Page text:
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URI & PC Students In Paris Confirmed Safe After Attacks

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Update: The University of Rhode Island says it is in regular contact with study abroad programs to monitor the situation in Paris following a string of...

 Update:  The University of Rhode Island says it is in regular contact with study abroad programs to monitor the situation in Paris following a string of apparent terrorist attacks and maintain the safety of students. A total of 14 URI students were in Paris or other regions of France during the attacks on Friday night.

In a statement, URI officials said they heard from their partners abroad quickly after the attacks.

"Within an hour of the attacks in France, URI heard directly from its study-abroad program partners who confirmed that all URI students were safe and accounted for," the university said.

URI has also reached out to nine French students currently enrolled at URI to offer support and help connecting with family members in France.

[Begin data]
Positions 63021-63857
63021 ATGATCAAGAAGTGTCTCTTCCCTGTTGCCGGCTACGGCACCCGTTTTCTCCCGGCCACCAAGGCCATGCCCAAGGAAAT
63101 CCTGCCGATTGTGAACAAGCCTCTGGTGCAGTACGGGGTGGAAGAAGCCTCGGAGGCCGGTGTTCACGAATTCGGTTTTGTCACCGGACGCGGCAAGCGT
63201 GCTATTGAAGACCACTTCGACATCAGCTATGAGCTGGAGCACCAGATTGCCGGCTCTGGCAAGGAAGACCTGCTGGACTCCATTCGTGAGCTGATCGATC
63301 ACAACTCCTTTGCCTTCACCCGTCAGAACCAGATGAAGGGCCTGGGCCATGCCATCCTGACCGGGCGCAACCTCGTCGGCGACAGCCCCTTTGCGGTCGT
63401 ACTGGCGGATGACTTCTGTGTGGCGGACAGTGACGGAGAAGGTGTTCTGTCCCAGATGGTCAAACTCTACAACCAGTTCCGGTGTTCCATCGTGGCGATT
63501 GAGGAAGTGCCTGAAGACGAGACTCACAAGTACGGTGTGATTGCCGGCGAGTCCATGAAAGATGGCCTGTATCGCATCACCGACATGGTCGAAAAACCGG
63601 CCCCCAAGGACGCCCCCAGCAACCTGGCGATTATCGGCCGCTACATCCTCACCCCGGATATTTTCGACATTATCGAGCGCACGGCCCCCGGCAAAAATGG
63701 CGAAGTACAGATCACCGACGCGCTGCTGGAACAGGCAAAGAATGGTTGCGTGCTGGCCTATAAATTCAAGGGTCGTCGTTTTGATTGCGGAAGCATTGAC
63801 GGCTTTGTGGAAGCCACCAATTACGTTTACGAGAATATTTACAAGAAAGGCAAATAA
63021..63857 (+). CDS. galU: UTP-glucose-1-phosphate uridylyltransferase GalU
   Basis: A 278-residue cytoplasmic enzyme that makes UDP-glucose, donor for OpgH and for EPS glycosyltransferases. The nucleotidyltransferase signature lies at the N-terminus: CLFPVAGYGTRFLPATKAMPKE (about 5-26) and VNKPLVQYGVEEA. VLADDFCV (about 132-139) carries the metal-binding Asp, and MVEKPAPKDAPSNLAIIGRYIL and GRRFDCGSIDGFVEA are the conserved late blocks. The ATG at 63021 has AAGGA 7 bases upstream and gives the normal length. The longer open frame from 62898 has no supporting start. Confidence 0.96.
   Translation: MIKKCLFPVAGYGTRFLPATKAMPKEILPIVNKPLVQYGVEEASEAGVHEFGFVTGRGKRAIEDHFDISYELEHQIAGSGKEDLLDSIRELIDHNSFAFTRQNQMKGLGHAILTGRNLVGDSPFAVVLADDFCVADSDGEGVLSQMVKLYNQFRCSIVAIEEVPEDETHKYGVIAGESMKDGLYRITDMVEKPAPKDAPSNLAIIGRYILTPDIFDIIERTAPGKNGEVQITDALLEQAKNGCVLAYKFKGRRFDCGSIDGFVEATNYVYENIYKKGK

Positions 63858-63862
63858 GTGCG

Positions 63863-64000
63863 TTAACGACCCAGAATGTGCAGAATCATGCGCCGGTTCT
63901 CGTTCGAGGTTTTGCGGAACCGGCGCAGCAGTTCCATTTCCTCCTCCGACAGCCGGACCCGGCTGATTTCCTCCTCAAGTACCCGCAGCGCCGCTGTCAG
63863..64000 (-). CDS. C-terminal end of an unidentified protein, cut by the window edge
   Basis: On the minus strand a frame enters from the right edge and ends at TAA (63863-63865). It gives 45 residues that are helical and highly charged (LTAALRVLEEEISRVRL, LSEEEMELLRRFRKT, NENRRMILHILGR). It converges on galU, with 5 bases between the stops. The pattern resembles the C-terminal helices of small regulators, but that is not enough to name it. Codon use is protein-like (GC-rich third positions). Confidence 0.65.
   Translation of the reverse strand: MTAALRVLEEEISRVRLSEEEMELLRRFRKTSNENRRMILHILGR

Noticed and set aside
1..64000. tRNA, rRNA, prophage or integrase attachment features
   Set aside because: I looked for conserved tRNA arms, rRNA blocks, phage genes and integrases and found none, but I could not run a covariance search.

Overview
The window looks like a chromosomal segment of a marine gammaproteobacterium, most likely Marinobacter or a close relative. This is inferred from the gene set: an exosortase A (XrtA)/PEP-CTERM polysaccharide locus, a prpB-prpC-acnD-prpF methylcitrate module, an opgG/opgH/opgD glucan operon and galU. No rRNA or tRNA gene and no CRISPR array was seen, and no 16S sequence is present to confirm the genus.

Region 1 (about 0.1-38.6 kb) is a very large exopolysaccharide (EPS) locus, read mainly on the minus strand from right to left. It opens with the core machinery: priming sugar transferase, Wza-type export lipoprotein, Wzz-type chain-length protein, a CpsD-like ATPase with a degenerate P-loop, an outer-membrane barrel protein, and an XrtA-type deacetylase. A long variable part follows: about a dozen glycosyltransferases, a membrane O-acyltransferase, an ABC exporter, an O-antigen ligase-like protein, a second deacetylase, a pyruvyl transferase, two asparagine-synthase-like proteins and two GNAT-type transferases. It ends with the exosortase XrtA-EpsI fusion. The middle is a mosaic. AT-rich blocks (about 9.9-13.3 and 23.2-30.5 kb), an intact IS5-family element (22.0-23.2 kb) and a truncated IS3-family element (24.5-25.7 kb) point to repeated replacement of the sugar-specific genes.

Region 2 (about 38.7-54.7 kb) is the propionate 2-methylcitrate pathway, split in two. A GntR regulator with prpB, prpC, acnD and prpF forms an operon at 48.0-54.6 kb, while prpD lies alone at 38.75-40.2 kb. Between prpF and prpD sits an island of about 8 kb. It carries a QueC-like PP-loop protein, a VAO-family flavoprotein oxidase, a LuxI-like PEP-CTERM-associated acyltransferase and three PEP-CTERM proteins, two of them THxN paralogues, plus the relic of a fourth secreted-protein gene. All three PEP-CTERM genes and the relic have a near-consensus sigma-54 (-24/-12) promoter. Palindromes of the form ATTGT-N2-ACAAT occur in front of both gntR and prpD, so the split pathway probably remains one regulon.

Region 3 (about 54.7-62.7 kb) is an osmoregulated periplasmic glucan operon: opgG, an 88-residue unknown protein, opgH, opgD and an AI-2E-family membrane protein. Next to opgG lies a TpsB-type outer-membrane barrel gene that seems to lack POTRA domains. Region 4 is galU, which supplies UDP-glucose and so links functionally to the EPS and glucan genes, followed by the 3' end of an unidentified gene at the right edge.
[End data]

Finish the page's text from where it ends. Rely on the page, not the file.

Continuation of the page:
Update: Brown University said Saturday morning that all students studying abroad in Paris have been accounted for.

A group of 17 students are currently participating in Brown's Paris program, and another three are in Paris as part of an internship program.

"All are safe and accounted for," said Brown spokesman Mark Nickel in an email.

The University of Rhode Island and Providence College confirmed on Friday night that several students on study abroad programs in Paris are safe, following multiple terrorist attacks in the French capital.

From PC, 20 students are in Paris this semester.

"They are all accounted for," wrote PC spokesman Steve Maurano in an email.

At URI, three students have been studying in Paris. The university said all three were accounted for. Another six students from an abroad program in Seville, Spain were visiting Paris when the attacks broke out.

"They are all accounted for and safe," confirmed URI spokesman Dave Lavallee late on Friday night.

An additional five URI students are in other regions of France, but they are not near Paris, Lavallee said.

The Tour Eiffel went dark as French officials declared a three-day period of national mourning for at least 127 people killed and some 200 injured in multiple shootings and bombings across Paris.
The Tour Eiffel went dark as French officials declared a three-day period of national mourning for at least 127 people killed and some 200 injured in multiple shootings and bombings across Paris.